Mohan Lal Verma
(1912 – 1979) – (Uttar Pradesh)
Mohan Lal Verma (Aged 67) was born on 12 October 1912 in Raebareli, Uttar Pradesh, India. His father, Prayag Datt Verma, was a prosperous landlord, and his mother was Raj Rani Verma. After a few years of his birth, the family migrated to Hardoi, but within a few years of moving there, Mohan Lal’s father died. Due to the local traditions of the time, women were not allowed to move out of their houses. Hence his mother could not manage their properties and businesses, and a number of them were lost. In spite of his family’s hardships, Mohan Lal continued to support his mother as a young child.
In his early childhood, Verma realized that India was ruled by the British and he wanted to see his country freed from colonialism. When he was in the 9th grade, he left home to join the freedom movement led by Mahatma Gandhi. His family was worried about him as they knew the consequences of getting captured by the British.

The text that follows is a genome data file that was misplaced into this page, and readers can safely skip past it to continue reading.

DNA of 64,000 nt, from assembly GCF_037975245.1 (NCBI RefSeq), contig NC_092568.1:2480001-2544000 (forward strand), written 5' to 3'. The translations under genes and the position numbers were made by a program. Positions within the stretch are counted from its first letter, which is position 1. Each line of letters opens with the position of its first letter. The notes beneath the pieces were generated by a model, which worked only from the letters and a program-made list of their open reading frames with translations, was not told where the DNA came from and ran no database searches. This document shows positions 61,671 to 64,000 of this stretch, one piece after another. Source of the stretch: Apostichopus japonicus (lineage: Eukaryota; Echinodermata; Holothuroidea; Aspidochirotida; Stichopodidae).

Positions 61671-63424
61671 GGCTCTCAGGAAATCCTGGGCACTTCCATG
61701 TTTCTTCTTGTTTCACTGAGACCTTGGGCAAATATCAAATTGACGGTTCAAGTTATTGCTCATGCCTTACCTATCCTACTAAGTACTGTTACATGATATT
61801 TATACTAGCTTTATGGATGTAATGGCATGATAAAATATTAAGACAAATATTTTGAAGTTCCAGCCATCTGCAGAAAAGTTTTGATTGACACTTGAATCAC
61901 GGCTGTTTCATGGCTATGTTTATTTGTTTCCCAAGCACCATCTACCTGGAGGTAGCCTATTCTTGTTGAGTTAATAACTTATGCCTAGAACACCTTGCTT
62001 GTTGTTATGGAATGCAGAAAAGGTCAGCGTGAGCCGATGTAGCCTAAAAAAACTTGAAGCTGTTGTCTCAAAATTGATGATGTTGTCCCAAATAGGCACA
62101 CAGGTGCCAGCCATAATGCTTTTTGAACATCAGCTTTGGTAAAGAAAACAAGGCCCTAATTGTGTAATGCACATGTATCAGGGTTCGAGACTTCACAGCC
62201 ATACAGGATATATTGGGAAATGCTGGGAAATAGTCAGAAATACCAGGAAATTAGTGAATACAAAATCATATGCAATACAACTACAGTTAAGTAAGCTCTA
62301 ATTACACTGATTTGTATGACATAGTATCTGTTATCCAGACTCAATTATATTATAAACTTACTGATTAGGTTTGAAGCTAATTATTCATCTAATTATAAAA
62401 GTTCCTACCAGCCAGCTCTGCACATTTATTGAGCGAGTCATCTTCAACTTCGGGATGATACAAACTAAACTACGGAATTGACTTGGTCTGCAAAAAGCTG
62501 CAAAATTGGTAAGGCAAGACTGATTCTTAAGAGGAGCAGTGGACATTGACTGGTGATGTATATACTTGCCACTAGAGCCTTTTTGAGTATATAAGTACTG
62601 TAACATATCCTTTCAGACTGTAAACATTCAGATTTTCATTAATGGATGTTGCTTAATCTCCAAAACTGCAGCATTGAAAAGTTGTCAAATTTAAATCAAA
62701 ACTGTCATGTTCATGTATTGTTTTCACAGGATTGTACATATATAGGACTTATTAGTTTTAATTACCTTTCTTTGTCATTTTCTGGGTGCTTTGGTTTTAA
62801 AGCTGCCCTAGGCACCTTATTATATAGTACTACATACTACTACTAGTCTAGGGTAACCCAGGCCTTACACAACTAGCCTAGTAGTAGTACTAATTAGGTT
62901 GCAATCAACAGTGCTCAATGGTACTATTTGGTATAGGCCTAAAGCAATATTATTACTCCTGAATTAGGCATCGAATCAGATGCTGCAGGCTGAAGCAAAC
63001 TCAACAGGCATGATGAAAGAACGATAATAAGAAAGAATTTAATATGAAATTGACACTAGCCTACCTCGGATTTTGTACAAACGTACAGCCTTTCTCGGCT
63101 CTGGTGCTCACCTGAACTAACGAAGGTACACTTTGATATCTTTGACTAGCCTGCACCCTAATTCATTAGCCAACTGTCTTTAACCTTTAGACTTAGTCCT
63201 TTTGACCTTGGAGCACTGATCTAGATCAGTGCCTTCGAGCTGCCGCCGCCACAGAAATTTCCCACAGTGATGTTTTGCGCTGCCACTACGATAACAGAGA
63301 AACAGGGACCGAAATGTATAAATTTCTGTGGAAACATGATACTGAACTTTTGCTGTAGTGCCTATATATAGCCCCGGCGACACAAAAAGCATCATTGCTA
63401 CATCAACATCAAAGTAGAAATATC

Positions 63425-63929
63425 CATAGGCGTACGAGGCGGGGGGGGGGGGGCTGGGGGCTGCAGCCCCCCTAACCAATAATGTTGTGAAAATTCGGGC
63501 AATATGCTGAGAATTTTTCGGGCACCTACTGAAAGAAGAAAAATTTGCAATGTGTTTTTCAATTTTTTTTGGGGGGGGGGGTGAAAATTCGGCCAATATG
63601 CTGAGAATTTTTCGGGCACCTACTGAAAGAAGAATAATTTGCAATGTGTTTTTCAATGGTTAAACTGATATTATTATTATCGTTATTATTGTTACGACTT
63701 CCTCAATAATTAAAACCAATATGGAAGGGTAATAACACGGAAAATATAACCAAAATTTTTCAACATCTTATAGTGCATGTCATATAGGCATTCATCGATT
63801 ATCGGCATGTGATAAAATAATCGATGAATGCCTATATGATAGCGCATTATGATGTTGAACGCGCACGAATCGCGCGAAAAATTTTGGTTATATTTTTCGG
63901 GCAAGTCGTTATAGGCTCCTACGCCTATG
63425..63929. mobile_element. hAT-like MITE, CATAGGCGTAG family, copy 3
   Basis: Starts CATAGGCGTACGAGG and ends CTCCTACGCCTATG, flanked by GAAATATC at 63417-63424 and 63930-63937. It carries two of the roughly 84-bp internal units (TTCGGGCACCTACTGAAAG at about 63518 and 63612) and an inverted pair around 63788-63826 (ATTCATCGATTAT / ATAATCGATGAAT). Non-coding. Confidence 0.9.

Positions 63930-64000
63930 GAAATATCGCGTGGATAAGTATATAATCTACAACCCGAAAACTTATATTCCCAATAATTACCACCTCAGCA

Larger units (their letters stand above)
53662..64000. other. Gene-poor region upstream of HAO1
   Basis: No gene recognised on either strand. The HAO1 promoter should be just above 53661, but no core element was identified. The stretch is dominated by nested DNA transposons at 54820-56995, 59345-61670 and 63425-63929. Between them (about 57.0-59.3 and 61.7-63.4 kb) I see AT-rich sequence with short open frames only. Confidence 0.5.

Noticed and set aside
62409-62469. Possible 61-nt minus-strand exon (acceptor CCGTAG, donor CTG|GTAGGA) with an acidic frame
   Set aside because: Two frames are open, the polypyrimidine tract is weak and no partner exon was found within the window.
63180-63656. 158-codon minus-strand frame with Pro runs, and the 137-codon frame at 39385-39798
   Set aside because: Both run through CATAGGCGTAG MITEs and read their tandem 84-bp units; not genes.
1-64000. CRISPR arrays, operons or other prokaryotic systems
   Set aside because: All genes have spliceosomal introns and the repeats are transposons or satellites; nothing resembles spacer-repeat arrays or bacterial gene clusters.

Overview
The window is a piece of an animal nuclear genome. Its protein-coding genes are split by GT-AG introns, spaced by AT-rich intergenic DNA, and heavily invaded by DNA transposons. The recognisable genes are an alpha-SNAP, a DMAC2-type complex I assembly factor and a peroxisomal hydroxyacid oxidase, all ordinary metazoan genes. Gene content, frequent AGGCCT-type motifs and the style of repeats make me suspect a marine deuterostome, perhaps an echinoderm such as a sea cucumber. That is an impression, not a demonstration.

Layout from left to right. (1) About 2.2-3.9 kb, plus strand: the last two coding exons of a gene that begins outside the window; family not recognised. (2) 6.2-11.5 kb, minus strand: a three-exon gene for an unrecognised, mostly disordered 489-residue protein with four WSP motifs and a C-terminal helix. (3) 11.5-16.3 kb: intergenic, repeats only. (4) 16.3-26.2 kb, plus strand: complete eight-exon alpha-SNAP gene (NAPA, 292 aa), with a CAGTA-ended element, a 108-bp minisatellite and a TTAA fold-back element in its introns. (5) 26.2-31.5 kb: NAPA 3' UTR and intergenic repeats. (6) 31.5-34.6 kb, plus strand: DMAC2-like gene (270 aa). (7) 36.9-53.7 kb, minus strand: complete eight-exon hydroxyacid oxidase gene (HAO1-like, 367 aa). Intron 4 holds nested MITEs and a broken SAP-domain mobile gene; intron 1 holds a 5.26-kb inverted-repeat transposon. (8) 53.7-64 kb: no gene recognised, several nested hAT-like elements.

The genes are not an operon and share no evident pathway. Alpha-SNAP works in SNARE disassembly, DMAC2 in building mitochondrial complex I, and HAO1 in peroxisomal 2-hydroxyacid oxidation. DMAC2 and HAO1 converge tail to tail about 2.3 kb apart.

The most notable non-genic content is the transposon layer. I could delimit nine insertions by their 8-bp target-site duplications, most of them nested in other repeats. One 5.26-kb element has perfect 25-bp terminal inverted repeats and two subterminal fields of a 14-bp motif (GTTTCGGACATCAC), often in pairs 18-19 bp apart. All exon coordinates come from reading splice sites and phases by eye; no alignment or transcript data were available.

Mohan Lal Verma played a key role in mobilizing the people of Hardoi and neighboring towns to join the movement. He was appointed as the Head of Congress Seva Dal in 1932 for the Hardoi district. In 1930, Gandhi launched the Salt Satyagraha, and on 5 May 1930, he was arrested at Karadi near Dandi for violating the Salt Law. Section 144 was imposed in the country.
Mohan Lal Verma led the protest against Gandhi’s arrest in Hardoi and was taken into custody along with five of his colleagues. All five, except Mohan Lal Verma, apologized in writing to the British Government. As a result of his defiance, Mohan Lal Verma was sentenced to four months in jail. He was again sent to jail by the British in 1932 for six months and served another 15-month jail term in 1940 for his role in India’s Independence Movement. During this period, he was jailed in Hardoi and Badaun jails.
In 1942, when Mahatma Gandhi launched the Quit India Movement, Mohan Lal promptly joined the movement and offered his arrest as a symbol of support. The British sent him to Bareilly jail for 15 months, including a period of house arrest for participating in the movement. He passed away on 9 January 1979.